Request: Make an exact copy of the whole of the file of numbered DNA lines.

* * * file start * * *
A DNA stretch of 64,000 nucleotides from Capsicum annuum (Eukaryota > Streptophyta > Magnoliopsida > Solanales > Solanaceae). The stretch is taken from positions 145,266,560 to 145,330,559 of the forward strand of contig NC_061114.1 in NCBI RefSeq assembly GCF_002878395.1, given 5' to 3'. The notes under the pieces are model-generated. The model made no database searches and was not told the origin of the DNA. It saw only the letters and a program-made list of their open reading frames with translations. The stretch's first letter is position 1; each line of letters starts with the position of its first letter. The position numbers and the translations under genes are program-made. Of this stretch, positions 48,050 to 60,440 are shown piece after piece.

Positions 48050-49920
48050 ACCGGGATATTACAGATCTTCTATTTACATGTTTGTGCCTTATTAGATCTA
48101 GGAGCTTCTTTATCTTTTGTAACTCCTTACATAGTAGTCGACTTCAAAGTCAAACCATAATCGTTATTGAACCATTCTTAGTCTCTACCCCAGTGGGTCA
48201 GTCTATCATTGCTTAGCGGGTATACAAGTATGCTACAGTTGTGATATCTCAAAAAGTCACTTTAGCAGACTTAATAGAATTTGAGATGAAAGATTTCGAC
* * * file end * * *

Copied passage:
A DNA stretch of 64,000 nucleotides from Capsicum annuum (Eukaryota > Streptophyta > Magnoliopsida > Solanales > Solanaceae). The stretch is taken from positions 145,266,560 to 145,330,559 of the forward strand of contig NC_061114.1 in NCBI RefSeq assembly GCF_002878395.1, given 5' to 3'. The notes under the pieces are model-generated. The model made no database searches and was not told the origin of the DNA. It saw only the letters and a program-made list of their open reading frames with translations. The stretch's first letter is position 1; each line of letters starts with the position of its first letter. The position numbers and the translations under genes are program-made. Of this stretch, positions 48,050 to 60,440 are shown piece after piece.

Positions 48050-49920
48050 ACCGGGATATTACAGATCTTCTATTTACATGTTTGTGCCTTATTAGATCTA
48101 GGAGCTTCTTTATCTTTTGTAACTCCTTACATAGTAGTCGACTTCAAAGTCAAACCATAATCGTTATTGAACCATTCTTAGTCTCTACCCCAGTGGGTCA
48201 GTCTATCATTGCTTAGCGGGTATACAAGTATGCTACAGTTGTGATATCTCAAAAAGTCACTTTAGCAGACTTAATAGAATTTGAGATGAAAGATTTCGAC